Lesson21.mw
ORDINARY DIFFERENTIAL EQUATIONS POWERTOOL
Lesson 21  Nonlinear Equations
Prof. Douglas B. Meade
Industrial Mathematics Institute
Department of Mathematics
University of South Carolina
Columbia, SC 29208
URL: http://www.math.sc.edu/~meade/
Email: meade@math.sc.edu
Copyright 2001 by Douglas B. Meade
All rights reserved

Outline of Lesson 21
21.A Missing Dependent Variable
21.A1 Example 1
21.B Missing Independent Variable
21.B1 Example 2
21.C Linearization and Qualitative Analysis
21.C1 Example 3
21.C2 Example 4
Initialization
> 
with( VectorCalculus ): 
Warning, the name changecoords has been redefined
Warning, the assigned names arrow and translate now have a global binding
Warning, the assigned names `<,>` and `<>` now have a global binding
Warning, these protected names have been redefined and unprotected: `*`, `+`, `.`, D, Vector, diff, int, limit, series
Warning, the names `&x`, CrossProduct and DotProduct have been rebound
> 
CLRS := [ BLUE, GREEN, CYAN, AQUAMARINE ]: 
21.A Missing Dependent Variable:
To solve a nonlinear secondorder ODE of the form
> 
ODE := diff( y(x), x$2 ) = F( x, diff( y(x), x ) ); 
introduce a second dependent function
> 
new_dep_var := w(x) = diff( y(x), x ); 
Then
=
=
and the ODE can be rewritten as a firstorder system
> 
sys_ode1 := isolate( new_dep_var, diff( y(x), x ) ); 
> 
sys_ode2 := eval( ODE, sys_ode1 ); 
The secondorder ODE for
has become a firstorder ODE for
. Assuming this ODE can be solved (for
) by one of the firstorder methods discussed previously, integration of the firstorder ODE for
, i.e.,
, provides a solution to the secondorder ODE.
21.A1 Example 1
Consider the secondorder nonlinear ODE
> 
ode1 := 2*x*diff(y(x),x$2)  diff(y(x),x) + 1/diff(y(x),x) = 0; 
for
with initial conditions
> 
ic1 := y(1) = 2, D(y)(1) = 2; 
Since this equation does not contain the dependent variable,
, rewrite it as the firstorder system
> 
sys1 := [ sys_ode1, eval( ode1, sys_ode1 ) ]; 
with initial conditions
> 
sys_ic1 := eval( ic1, D(y)=w ); 
Maple classifies the ODE for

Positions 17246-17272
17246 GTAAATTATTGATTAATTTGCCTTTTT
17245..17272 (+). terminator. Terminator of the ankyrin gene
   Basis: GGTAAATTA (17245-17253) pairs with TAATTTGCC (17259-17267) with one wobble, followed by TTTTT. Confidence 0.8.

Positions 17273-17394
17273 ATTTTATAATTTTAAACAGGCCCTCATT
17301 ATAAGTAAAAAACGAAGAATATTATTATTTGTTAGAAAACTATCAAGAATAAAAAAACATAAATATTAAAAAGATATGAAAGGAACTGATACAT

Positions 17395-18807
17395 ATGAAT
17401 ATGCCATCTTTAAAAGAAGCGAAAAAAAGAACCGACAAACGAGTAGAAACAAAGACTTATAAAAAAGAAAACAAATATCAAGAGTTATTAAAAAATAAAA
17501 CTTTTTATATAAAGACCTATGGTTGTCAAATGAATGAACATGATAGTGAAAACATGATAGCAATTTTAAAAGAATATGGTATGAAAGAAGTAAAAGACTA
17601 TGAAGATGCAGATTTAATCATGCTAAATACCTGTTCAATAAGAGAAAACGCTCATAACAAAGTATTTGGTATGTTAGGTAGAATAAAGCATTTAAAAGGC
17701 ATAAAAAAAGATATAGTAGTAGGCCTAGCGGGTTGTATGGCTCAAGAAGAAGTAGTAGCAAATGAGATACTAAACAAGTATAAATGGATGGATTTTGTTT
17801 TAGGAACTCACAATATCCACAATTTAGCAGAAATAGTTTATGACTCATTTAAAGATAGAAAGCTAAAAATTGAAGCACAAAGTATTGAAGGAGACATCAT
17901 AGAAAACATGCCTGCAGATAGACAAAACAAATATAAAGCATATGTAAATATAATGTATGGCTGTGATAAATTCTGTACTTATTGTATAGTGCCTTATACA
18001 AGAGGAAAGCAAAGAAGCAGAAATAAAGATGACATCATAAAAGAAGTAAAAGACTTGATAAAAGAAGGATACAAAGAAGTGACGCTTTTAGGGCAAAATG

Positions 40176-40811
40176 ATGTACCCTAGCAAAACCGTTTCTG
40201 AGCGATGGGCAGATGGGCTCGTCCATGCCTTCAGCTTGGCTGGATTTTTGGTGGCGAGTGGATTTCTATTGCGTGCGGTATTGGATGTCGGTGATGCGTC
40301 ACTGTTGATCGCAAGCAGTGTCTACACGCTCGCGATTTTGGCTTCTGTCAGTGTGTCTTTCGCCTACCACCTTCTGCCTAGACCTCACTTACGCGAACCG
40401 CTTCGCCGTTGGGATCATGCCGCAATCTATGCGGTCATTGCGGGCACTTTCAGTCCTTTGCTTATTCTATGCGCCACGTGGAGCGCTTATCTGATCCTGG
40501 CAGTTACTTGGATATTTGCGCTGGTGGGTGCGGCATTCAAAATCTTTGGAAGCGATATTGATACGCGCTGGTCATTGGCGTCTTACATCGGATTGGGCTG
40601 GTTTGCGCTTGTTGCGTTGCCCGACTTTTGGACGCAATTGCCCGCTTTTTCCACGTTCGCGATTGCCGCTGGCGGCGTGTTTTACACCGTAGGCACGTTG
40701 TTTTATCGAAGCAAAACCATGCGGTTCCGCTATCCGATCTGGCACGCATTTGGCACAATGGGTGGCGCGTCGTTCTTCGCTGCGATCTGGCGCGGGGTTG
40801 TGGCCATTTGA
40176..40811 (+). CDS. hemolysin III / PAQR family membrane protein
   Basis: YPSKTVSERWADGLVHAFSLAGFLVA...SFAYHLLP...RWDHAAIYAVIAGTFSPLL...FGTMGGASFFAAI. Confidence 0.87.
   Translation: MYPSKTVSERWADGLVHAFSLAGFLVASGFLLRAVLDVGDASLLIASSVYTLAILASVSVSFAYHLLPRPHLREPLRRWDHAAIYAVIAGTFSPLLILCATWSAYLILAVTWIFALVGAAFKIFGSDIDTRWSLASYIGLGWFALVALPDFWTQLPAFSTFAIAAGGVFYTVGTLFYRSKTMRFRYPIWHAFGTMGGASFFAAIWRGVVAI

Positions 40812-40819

as a separable equation via the device
and finds the solution to be
> 
sol_w := dsolve( { sys1[2], sys_ic1[2] }, w(x), [separable] ); 
Now, the remaining firstorder ODE is
> 
q1 := eval( sys1[1], sol_w ); 
which can be solved by direct integration, leading to
> 
sol1 := dsolve( { q1, sys_ic1[1] }, y(x), [quadrature] ); 
A check that this function does solve the secondorder ODE consists in
and a test that it satisfied the initial conditions consists in the calculations
> 
simplify( eval( sol1, x=1 ) ); 
> 
simplify( eval( q1, x=1 ) ); 
Also, Maple reports the same solution when
dsolve
is used to solve the secondorder IVP, as is seen with
> 
infolevel[dsolve] := 3: 
> 
dsolve( { ode1, ic1 }, y(x) ); 
> 
infolevel[dsolve] := 0: 
`Methods for second order ODEs:`
` Trying classification methods `
`trying 2nd order Liouville`
`trying 2nd order, 2 integrating factors of the form mu(x,y)`
`trying differential order: 2; missing variables`
`> Computing canonical coordinates for the symmetry [0, 1]`
`> Rewriting ODE in canonical coordinates by means of differential inva\
riants`
`Try computing 1 more symmetries for ODE written in canonical coordinate\
s`
``, `> Computing symmetries using: way = 3`
``, `Found another symmetry:`
`Computing a convenient ordering to use the 2 symmetries available`
` *** Sublevel 2 ***`
` symmetry methods on request`
``, `1st order, trying reduction of order with given symmetries:`
` 1st order, trying the canonical coordinates of the invariance group`\
` > Computing canonical coordinates for the symmetry [_a, 0]`
` > The canonical coordinates may not have unique inverse.
Tryi\